Discipline and Punish Michel Foucault

Topics: Human body, Knowledge, Discipline Pages: 28 (11021 words) Published: April 10, 2012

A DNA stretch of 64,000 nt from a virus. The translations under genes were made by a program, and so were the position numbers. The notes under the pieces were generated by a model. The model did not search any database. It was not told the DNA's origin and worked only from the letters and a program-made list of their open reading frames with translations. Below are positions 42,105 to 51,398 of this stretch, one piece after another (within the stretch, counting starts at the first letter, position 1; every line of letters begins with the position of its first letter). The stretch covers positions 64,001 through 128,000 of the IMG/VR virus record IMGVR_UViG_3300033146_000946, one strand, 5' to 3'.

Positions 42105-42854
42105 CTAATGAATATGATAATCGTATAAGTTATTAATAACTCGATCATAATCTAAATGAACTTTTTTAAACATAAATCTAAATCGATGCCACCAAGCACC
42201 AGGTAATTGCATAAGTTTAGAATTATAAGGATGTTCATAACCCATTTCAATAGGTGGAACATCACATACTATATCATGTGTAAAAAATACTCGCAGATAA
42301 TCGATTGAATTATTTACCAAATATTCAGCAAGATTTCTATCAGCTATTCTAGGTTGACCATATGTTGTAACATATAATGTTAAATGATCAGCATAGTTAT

The chapter on discipline begins with the seventeenth century image of the soldier. A soldier bore certain natural signs of strength and courage and marks of his pride and honor. These were characteristics which were already inherent in a soldier. By the late eighteenth century, a soldier became someone or rather something that can be made, like a required machine which can be constructed. The Classical Age discovered the body as a target and object of power. Attention was paid to the body which is then manipulated, shaped, and trained, which responds, becomes skillful and increases its forces. Reference is made to the great book ‘Man-the-machine’ and the two registers it was simultaneously written on: anatomico-metaphysical and technico-political. The former dealt with works of physicians and philosophers and the latter with regulations through calculations and empirical studies of the army, school, and hospital, for the control or correction of the human body. These registers were quite distinct as much as one dealt with the question of submission and use, whereas the other with functioning and explanation: in short, differentiating between the useful body and the intelligible body. The notion of ‘docility’ as linking the analyzable body to the manipulable body is introduced as one of the central themes in Le Mettries ‘L’ Homme Machine’ which defines docility as a body which may be subjected, used, transformed, and improved. The interest of the eighteenth century in this notion of docility can be found in many new techniques which the notion brought in. The first was the scale of control: the body was no longer treated en masse or wholesale, like an indissociable unity, but working it in retail, or individually exercising a subtle coercion over the active body. There was also the object of control: the signifying elements shifted from the language and behavior of the body to their economy, efficiency of movements, and their internal organization. Lastly, there is the modality: the continuous and uninterrupted coercion, constant supervision of the processes of the activity rather than the end result. These are exercised according to a codification which implies that time, space, and movement should be partitioned as closely as possible. These methods made it possible to meticulously and constantly supervise the operations of the body, assured a continuous subjection of its forces, and imposing upon the body a relationship of ‘docility-utility’. These methods were called ‘disciplines’. Although disciplines were well in way for a long time with monasteries, armies and workshops, they become general formulas of domination during the seventeenth and eighteenth centuries. The disciplines emerged at a point in time or moment in history when the notion of the human body as an art arose. This art was directed at the formation of a relation which in the mechanism itself makes the body more obedient as it becomes more useful, and vice-versa. A policy of coercions was being formed which manipulated the elements, gestures, and behavior of the body in a calculated way. A ‘political anatomy’, which was also a ‘mechanics of power’, was being born which defined how one may have a hold over the body of others, not only in directing the end result of what has to be done, but also the process in which it has to be done, with the techniques, speed, and efficiency that one may determine. Thus, discipline creates subjected and practiced bodies, or docile bodies. It increases the forces of the body in terms of economic utility and efficiency but decreases the same with regard to the political terms of obedience. Disciplinary coercion establishes a constricting link between increased aptitude and increased coercion in the body. The birth of this political anatomy was not a sudden discovery but a multiplicity of minor processes in different applications which circulated rapidly in some...
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